FIG. 16D is a perspective view of the binding device of FIG. 16A-16C, wherein the binding device is securely associated with the stabilizing member, and further wherein the binding device is in a closed, fastened, and upright configuration;

FIG. 16E is a bottom perspective view of the binding device of FIGS. 16A-16D, wherein a ring base thereof is in an open state;

FIG. 16F is a perspective view of the base of the binding device of FIG. 16E;

FIG. 16G is a perspective and exploded view of the binding device of FIGS. 16A-16F, exemplarily illustrating a ring, the ring base and the stabilizing member thereof;

FIG. 17A is a perspective view of an exemplary ring binder having a plurality of binding devices of FIGS. 16A-16G associated therewith, wherein the binding devices are in an open configuration and further wherein the ring binder is in an open state;

FIG. 17B is perspective view of the exemplary ring binder and associated binding devices of FIG. 17A, wherein the binding devices are in a closed, fastened, and upright configuration;

FIG. 17C is a side and partially perspective view of the exemplary ring binder and associated binding devices of FIG. 17B.

FIG. 17D is a perspective view of the of the exemplary ring binder and associated binding devices of FIG. 17A, wherein the binding devices are in a collapsed configuration;

FIG. 17E is a side and partially perspective view of the exemplary ring binder and associated binding devices of FIG. 17D;

FIG. 18A is a perspective view of a binder device, wherein the device is in an upright and closed configuration;

FIG. 18B is a perspective view of the device of FIG. 18A;

FIG. 18C is a perspective view of the binder device of FIG. 18A, wherein the device is in an upright and open configuration;

FIG. 18D is a perspective view of the binder device of FIGS. 18A-18C, wherein the device is in a partially collapsed configuration;

FIG. 18E is a perspective view of the binder device of FIGS. 18A-18D, wherein the device is in a collapsed configuration;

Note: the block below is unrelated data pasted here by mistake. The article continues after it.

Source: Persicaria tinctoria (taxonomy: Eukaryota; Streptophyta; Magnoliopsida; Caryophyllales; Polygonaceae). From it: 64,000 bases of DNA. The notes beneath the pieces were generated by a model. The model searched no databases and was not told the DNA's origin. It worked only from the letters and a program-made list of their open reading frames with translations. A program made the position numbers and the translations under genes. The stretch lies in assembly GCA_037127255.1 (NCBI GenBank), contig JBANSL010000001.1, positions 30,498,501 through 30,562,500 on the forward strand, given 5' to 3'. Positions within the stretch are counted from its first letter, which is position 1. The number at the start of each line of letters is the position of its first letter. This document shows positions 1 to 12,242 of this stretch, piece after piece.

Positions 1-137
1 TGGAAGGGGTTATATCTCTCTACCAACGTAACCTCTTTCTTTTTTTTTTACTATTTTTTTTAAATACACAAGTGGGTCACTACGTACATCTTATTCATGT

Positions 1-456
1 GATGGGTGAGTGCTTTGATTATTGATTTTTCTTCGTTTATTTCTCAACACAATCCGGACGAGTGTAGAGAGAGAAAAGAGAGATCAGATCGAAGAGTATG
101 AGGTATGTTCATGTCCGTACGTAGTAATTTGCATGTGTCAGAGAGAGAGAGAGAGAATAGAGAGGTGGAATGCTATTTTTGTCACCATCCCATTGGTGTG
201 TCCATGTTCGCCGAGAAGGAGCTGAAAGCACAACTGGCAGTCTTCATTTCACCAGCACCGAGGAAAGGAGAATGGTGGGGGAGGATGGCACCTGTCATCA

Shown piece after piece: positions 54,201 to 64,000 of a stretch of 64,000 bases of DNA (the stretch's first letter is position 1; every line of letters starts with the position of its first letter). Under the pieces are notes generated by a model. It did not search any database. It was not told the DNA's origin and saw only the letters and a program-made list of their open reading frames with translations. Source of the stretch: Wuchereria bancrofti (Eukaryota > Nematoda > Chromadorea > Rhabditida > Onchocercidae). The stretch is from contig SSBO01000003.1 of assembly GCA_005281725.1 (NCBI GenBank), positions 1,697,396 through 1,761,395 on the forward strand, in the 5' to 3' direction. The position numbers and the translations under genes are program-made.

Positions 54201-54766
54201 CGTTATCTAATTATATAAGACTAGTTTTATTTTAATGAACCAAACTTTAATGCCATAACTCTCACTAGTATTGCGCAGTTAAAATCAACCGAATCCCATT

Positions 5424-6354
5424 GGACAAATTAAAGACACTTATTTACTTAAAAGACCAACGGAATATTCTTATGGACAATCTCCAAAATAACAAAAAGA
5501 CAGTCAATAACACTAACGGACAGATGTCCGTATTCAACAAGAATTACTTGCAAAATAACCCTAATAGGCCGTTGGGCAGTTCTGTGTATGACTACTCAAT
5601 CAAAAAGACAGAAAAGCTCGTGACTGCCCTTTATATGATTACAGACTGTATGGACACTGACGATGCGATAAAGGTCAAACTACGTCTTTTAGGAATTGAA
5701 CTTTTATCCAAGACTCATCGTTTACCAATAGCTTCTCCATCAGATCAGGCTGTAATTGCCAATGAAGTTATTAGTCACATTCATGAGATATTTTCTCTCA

FIG. 18F is a bottom perspective view of the binder device of FIGS. 18A-18E;

FIG. 18G is a perspective view of a portion of the binder device of FIGS. 18A-18F;

FIG. 19 is a perspective view of the binder device of FIGS. 18A-18G, wherein the device is in an upright and open position inside a binder;

FIG. 20A is a perspective view of a binder device, wherein the device is in an upright and closed configuration;

FIG. 20B is a bottom perspective view of the binder device of FIG. 20A;

FIG. 20C is a perspective view of the binder device of FIGS. 20A-20B, wherein the device is in an upright and open configuration;

FIG. 20D is a partial bottom perspective view of the binder device of FIGS. 20A-20C according to an embodiment of the present invention;

FIG. 20E is a cross sectional view of the binder device of FIG. 20D, taken along line A-A thereof;

FIG. 21 is a perspective view of the binder device of FIGS. 20A-20E, wherein the device is in an upright and closed configuration inside a binder;

FIG. 22A is a perspective view of an exemplary collapsible three ring binder device according to an alternative embodiment of the present invention, shown in a closed position;

FIG. 22B is a side view of an exemplary three ring binder that incorporates the three ring binder device of FIG. 22A;

FIG. 22C is a perspective view of the collapsible three ring binder device of FIG. 22A, shown in an open position;

FIG. 22D is an exploded view of a binder ring assembly of the binder device of FIG. 22A;

FIG. 22E is a perspective view of the binder ring assembly of FIG. 22D in a partially disassembled configuration;

FIG. 22F is a side view of the binder ring assembly of FIG. 22D in an open position;

FIG. 22G is a partial side view of the binder ring assembly of FIG. 22D in a closed position;

FIG. 22H is a cross-sectional view of the binder ring assembly of FIG. 22D in a closed position;

FIGS. 22I and 22J are partial perspective views of the binder ring assembly of FIG. 22D in a closed position;

FIG. 23 is a perspective view of an exemplary two-ring binder that incorporates the binder device of FIG. 22D according to an alternative embodiment of the present invention.

FIG. 24A is a perspective view of an exemplary binder ring assembly according to an alternative embodiment of the present invention in a closed, upright, and fastened position;

FIG. 24B is a perspective view of the binder ring assembly of FIG. 24A in an open position;

FIG. 25A is a partial perspective view of an exemplary binder with three of the binder ring assemblies of FIG. 24A-24B mounted to the binder; and

FIG. 25B is a partially disassembled perspective view of the binder of FIG. 25A.

DETAILED DESCRIPTION OF EXEMPLARY EMBODIMENTS OF THE INVENTION